Our destination was Lacs des Chéserys, a series of alpine lakes that on a clear and calm day provided an amazing mirror view of Mont Blanc. At night, you would be able to see a sky full of stars and even have a chance to see the Milky Way. Jordan had seen a photo of this lake in a shop in Chamonix when we stopped there for lunch on our way back from Turin, Italy. We planned the hike for this specific weekend because it would be a new moon, which meant due to the low light we would have the biggest chance to see the Milky Way.
We didn’t ship any of our camping gear with our move, so we had to take inventory for what we had and figure out what we needed to buy. Luckily, we did already have a few basics that we use for hiking or travel, like a large three liter camelbak, well-worn hiking boots, trekking poles, and a large backpack. Things on our list to buy were new sleeping bags, tent, sleeping mat, and cooking gear. When backpacking, the key is to keep your pack as lightweight as possible since you are carrying everything. Every little ounce counts! We researched online at a local sports shop Snowleader and purchased the items we needed along with some freeze dried food that Jordan referred to as “moon food“. The moon food was actually freeze dried beef bolognese, and I reassured Jordan that it would be really good.
The week before the hike, we moved our coffee table out of the way to set up all our new gear in our living room. We wanted to do a test run and make sure that it would be easy to put everything together when we arrived at our spot for the night. It was also as equally as important to make sure that we could pack everything up back as small as how we received it. Could you imagine if we couldn’t pack it back and then it didn’t fit in our backpacks for the hike down? Luckily, everything was as easy to open and close as we had expected, making us excited for our hike in just a few days.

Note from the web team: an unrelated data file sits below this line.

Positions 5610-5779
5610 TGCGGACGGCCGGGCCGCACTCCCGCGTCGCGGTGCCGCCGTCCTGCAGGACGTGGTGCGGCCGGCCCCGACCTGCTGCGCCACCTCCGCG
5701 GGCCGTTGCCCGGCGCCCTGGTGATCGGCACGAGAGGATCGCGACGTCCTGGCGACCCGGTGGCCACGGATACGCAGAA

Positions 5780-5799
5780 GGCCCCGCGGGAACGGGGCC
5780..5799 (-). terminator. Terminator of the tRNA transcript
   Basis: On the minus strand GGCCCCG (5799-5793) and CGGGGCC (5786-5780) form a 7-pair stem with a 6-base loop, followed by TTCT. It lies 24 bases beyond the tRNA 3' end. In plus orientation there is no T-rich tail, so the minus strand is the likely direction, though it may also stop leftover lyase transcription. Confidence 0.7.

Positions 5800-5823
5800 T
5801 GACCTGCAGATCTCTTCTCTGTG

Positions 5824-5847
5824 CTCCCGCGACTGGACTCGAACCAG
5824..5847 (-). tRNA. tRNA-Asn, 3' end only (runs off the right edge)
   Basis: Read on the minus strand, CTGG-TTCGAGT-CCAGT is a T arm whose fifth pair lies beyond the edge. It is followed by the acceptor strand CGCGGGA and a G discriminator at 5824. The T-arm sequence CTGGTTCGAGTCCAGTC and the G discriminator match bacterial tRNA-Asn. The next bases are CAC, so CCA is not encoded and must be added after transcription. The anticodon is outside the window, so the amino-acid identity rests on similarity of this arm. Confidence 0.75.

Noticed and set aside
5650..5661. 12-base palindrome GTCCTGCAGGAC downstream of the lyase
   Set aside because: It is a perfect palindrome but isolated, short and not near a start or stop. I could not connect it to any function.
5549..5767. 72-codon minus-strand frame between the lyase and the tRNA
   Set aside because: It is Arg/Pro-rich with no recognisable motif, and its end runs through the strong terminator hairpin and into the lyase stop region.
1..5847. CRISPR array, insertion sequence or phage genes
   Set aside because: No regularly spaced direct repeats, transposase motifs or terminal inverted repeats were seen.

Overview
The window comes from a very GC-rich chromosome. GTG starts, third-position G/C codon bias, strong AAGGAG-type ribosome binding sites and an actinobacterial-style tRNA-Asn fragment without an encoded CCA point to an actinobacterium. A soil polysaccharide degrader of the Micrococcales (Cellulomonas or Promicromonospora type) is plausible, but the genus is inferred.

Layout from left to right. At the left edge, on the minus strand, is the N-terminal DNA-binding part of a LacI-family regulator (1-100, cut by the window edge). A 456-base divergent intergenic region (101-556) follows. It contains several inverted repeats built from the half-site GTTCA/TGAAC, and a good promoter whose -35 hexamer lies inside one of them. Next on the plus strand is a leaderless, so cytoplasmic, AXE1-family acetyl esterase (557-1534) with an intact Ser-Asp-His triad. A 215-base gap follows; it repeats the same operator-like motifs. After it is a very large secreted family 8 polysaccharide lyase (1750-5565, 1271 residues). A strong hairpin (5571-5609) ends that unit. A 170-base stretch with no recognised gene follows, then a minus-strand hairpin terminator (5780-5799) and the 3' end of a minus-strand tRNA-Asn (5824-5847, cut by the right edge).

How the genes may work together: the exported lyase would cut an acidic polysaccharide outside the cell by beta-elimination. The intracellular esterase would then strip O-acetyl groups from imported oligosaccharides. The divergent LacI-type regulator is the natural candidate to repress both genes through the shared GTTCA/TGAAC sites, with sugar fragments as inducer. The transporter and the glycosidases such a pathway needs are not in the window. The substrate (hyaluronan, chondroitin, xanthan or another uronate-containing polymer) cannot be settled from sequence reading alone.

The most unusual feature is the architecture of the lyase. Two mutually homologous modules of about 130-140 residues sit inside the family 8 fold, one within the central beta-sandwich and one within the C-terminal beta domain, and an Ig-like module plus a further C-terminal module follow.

We arrived in the Chamonix valley on Saturday afternoon around four after an easy two hour drive. Since the hike was only three miles, we planned to start hiking in the afternoon to get there in time for dinner and sunset. The hike should only take 2.5 hours according to one of the websites that Jordan read. I figured that since it was an “easy” hike, I would bring a deck of cards and my Kindle in my pack to get some reading in. Remember – every ounce counts in our pack! We parked the car, stretched our legs, situated our backpacks correctly and then headed towards the trail head, excited for the afternoon.
The reality of our hike did not meet the expectations that we read online. I think we missed an important detail – that we were literally going up an entire mountain and would be gaining 3200 feet in elevation over more than three miles. Whoops, lesson learned the hard way!